Photo from famed B.C. photographer Charles Bailey.
Nice view of Albert Canyon in the Selkirk Mountains from a CPR train going through it
Hand-placed information strip on negative ‘X654 PASSENGERS VIEWING ALBERT CANYON, C.P.R. SELKIRKS’ ‘BAILEY BROS., PHOTO. VANCOUVER B.C‘
Silver gelatin print, lovely sepia-tone colour. Nice image
Mounted on thick cardboard card. Written in french in pencil at top of card: “Voyageurs regardent le canon Albert”
Toning on edges of cardboard card, light warping.
Photo: 7-½” x 9-⅛”
Card: 9-⅝” x 12-¼”
(Red text is an electronic watermark that is not physically part of the photo for sale)
Building the (CPR) railway, 1881–1885
One was that the CPR would need to find a route through the Selkirk Mountains in British Columbia while, at the time, it was not known whether a route even existed. The job of finding a pass was assigned to a surveyor named Major Albert Bowman Rogers. The CPR promised him a cheque for $5,000 and that the pass would be named in his honour. Rogers became obsessed with finding the pass that would immortalize his name. He discovered the pass in April 1881 and, true to its word, the CPR named it "Rogers Pass" and gave him the cheque.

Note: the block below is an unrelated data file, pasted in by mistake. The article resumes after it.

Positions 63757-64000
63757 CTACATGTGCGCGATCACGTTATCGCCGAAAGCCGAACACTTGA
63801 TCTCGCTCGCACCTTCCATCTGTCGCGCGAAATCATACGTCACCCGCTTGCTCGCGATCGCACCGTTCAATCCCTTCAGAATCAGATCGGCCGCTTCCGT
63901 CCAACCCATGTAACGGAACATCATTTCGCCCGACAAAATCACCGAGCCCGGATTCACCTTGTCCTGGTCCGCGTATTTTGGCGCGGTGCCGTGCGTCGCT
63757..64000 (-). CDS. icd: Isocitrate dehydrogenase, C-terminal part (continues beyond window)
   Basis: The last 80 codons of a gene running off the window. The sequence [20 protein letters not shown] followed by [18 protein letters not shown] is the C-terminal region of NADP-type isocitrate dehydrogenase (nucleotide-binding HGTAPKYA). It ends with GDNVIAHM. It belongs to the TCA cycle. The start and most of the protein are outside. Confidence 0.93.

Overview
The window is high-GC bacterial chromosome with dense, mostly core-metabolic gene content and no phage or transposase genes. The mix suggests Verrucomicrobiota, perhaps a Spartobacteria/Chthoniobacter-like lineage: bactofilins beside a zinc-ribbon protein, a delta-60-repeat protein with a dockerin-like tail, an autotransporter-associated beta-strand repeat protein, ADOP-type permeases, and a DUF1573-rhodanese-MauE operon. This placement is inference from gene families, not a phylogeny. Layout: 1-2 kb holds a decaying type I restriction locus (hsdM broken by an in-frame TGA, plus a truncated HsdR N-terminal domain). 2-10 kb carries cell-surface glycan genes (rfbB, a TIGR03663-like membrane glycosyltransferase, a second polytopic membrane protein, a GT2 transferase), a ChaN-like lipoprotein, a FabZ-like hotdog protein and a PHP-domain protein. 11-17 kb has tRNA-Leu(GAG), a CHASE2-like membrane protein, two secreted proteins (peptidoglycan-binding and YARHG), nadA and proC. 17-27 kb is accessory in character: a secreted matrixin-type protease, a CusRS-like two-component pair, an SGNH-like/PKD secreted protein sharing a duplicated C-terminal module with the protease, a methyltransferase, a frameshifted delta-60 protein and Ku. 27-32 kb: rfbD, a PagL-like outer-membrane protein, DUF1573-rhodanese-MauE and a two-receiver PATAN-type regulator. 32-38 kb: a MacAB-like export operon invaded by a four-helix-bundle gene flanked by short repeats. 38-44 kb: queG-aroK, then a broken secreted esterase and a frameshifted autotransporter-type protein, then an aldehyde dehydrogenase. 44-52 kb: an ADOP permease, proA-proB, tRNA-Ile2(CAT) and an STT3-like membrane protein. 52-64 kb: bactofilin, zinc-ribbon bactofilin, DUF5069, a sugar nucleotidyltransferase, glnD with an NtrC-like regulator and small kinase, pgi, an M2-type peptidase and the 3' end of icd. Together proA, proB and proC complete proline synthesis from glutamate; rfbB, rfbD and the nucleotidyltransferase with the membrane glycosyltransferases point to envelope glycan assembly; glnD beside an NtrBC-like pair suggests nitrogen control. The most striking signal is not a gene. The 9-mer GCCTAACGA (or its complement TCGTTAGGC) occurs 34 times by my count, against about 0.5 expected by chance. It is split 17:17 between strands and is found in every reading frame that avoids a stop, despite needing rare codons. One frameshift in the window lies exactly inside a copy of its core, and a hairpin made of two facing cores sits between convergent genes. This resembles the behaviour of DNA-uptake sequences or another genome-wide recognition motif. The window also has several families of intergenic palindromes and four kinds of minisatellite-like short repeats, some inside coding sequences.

Bailey Bros. photography company (ca. 1890-1898) was founded by a famous Vancouver based photographer Charles S. Bailey (1869-1896) and his brother William (1865-ca. 1836), the latter replacing H.G. Neelands in the “Bailey & Neelands” partnership (1889-1890). The company dealt in photography, books and stationary. After his move to Kamloops in 1896 Charles Bailey managed the local branch of Bailey Bros. His early death in 1898 put an end to the enterprise
Camera Workers: The British Columbia, Alaska & Yukon Photographic Directory online, vol. 1)